14. Julie near Chicago Says:

    Sign me up with Richard, David, and oldflyer. That’s the way it strikes me, too.

    (Although, the White Guilt that official Georgetown seems to think we should all share no doubt supplies it with some excuse to bolster its own morale, and to make it look Saintly to its natural community.)

  15. Frog Says:

    Is Neo guilty of a little geographic bigotry?

    “The slaves themselves were wronged by being sold into conditions that were almost certainly worse than those they were already enduring (they had been in Maryland and ended up in Louisiana).”

    You think they wore suits/dresses/white gloves and waited on tables in MD, but dug ditches in LA?

    Your neo-veneer is a bit thin today. You sound like a liberal. Or a Yankee, since Maryland stayed in the Union for the Civil War. Or both.

  16. Eric Says:

    Neo:
    “My guess is that it has more to do with the Georgetown administrators’ own feelings of guilt for something that happened about 175 years ago, an act perpetrated by people they have nothing to do with except for ties to the same institution.”

    It has more to do with the social mechanics of universities.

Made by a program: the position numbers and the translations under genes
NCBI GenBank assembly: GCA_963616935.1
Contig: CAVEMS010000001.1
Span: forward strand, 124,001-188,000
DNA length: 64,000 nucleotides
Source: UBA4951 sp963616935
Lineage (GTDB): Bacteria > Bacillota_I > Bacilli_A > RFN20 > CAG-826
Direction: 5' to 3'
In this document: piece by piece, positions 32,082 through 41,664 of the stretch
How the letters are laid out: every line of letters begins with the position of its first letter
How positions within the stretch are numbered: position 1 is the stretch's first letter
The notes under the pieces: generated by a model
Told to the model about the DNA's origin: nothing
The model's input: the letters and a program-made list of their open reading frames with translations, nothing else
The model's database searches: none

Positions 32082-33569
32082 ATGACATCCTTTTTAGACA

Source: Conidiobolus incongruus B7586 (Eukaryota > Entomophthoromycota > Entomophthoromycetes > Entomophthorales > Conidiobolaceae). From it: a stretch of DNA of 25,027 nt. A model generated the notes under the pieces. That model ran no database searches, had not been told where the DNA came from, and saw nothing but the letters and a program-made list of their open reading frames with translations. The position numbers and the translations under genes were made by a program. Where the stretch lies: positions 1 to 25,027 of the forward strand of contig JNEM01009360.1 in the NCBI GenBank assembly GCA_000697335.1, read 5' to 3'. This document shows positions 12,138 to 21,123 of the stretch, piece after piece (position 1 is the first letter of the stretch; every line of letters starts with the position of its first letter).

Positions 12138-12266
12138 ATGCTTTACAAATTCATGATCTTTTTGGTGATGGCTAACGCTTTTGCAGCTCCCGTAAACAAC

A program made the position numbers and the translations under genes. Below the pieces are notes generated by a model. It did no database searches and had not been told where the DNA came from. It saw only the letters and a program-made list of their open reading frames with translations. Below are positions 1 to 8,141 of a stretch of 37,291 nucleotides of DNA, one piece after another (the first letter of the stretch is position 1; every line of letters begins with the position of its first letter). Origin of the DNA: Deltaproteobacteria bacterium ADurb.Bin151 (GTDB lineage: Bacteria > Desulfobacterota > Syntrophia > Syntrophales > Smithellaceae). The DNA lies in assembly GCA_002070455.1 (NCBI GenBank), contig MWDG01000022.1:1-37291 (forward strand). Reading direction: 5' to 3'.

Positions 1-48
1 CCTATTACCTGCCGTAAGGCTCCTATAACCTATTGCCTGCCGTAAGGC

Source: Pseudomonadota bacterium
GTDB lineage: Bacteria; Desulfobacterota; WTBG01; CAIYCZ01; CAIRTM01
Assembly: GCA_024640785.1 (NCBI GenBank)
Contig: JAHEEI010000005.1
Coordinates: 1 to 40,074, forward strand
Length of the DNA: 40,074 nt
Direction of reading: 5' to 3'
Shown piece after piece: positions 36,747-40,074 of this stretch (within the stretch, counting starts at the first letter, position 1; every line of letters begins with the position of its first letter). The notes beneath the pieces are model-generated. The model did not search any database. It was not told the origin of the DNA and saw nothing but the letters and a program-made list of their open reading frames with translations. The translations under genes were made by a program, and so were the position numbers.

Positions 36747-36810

This is basically a product of campus activists who pushed the same buttons that were pushed by the recent Ivy League ROTC campus activists who successfully restored the institutional status of ROTC, thus enabling the Ivy League schools to “expiate [their] guilt” over the stigmatization of the military on campus that was the product of Vietnam War era campus activists in the first place.

    Activism, of course, is method, not ideology. It’s the power of the people that’s available to any one for any cause, including conservatives.

    Activism is particularly effective in universities, which are sensitized to respond constructively to effective campus activism.

  17. Lizzy Says:

    Will they also reject foreign students from countries where slavery is still practiced?

  18. neo-neocon Says:

    Frog:

    I am basing that statement about the conditions the slaves faced on something very specific.